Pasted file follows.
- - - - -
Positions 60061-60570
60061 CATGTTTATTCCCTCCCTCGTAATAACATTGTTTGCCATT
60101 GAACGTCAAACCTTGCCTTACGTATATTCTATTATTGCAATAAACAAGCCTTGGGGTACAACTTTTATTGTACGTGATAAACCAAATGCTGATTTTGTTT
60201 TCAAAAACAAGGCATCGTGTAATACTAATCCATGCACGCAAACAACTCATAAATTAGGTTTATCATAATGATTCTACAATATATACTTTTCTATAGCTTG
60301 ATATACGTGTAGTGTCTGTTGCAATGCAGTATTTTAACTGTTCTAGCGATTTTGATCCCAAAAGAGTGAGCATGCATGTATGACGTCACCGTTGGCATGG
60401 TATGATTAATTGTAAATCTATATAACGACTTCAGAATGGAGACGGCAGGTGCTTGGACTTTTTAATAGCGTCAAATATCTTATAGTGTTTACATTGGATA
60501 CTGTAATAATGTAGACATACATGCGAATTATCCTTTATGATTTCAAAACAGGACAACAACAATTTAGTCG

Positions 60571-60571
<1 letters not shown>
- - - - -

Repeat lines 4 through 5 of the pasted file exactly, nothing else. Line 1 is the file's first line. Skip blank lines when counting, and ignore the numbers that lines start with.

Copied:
60201 TCAAAAACAAGGCATCGTGTAATACTAATCCATGCACGCAAACAACTCATAAATTAGGTTTATCATAATGATTCTACAATATATACTTTTCTATAGCTTG
60301 ATATACGTGTAGTGTCTGTTGCAATGCAGTATTTTAACTGTTCTAGCGATTTTGATCCCAAAAGAGTGAGCATGCATGTATGACGTCACCGTTGGCATGG